“Oh my sweet friend,” I replied, “That’s not exactly what the Scripture means. You can’t just shut your heart off from everyone, that’s no way to live.”
But I knew what she meant and how she felt. I’ve said much the same thing myself. You probably have as well. Because we are created in the image of a relational God, we are “wired” for relationship. Yet relationships often mean that our hearts will get bruised and even broken. But that doesn’t mean that we should seal them up behind stone walls and never let anyone in. I’ve done that. It only made me bitter and hard and harmed my heart far more than anyone else ever could. The heartache of a broken friendship or of loss by death or distance is truly painful. But I would rather feel the ache than not feel at all.
Many years ago, in my youth, someone close to me hurt me deeply, badly, some might say what they did was unforgivable, and I agreed for a very long time. So I laid the first layer of stone around my heart. Then a few years later came a broken marriage and another layer was added to the wall. Broken friendships, cutting words, abandonment and disappointment in more relationships meant I had to climb a ladder to add another round of stones. Before too long, my heart was completely closed off, shielded from any possible pain, but also shut off from light and warmth and joy – and God. My heart began to atrophy and grow cold and stony – like that protective wall.  When a friend died of a heart attack at 40, I recall telling the Lord, “It’s awful to die at such a young age.” In my spirit I heard a response, “No more so than living to a ripe old age with a stone cold heart.”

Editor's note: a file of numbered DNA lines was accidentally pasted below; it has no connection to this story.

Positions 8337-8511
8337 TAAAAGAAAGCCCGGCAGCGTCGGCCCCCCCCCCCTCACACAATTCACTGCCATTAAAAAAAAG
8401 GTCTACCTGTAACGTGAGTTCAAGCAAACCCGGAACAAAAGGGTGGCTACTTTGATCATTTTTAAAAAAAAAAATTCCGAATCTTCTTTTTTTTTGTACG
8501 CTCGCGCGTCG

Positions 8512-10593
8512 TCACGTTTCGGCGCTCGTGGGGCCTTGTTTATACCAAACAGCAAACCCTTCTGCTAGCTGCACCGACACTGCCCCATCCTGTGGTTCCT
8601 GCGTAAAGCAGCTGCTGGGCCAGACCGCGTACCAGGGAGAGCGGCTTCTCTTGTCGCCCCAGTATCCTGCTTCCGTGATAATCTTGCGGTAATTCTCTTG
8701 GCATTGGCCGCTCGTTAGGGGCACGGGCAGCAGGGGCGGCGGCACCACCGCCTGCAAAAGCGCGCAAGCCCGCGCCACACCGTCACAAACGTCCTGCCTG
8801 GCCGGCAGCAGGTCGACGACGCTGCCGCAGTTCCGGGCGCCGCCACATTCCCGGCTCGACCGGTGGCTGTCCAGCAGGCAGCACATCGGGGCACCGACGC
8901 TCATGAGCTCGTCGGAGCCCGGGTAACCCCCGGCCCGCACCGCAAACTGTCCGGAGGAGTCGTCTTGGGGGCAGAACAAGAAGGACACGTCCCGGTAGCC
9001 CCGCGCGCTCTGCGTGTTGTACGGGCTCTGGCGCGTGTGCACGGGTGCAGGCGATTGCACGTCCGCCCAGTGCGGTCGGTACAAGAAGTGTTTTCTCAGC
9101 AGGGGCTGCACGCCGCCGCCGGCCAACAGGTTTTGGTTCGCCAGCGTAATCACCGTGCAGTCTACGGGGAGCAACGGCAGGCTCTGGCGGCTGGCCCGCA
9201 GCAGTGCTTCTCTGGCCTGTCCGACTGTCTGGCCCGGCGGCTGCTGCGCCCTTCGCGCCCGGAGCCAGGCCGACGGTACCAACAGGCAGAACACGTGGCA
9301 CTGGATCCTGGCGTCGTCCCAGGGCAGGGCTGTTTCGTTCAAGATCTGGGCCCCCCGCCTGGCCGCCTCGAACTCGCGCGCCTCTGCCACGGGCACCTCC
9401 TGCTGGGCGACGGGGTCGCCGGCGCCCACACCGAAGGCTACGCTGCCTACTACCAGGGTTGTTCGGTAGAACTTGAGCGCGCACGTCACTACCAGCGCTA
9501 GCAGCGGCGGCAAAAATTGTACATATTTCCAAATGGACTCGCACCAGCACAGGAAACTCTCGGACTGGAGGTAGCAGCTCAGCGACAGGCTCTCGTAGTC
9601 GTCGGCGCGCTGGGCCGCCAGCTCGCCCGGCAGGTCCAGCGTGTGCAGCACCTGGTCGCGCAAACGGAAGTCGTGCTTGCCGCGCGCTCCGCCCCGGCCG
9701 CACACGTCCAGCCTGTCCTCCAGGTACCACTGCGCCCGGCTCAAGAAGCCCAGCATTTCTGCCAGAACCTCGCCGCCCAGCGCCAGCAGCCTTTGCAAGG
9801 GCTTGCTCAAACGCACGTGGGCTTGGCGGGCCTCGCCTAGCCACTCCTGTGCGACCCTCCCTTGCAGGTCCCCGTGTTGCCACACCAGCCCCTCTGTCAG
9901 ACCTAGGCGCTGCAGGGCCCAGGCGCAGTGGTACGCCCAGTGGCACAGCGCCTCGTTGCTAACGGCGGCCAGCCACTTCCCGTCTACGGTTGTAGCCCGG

Dear friend, you may think you are protecting your heart by keeping it hidden behind walls of stone and iron, but the truth is, you are doing far more damage to it than any person could inflict. Yes, your pain is real. Yes, the hurt runs deep. But you were not created to be in a prison of your own making. Please – tell the One who can heal your heart and break down the walls. You were meant to feel the warmth of relationships. You were made for love.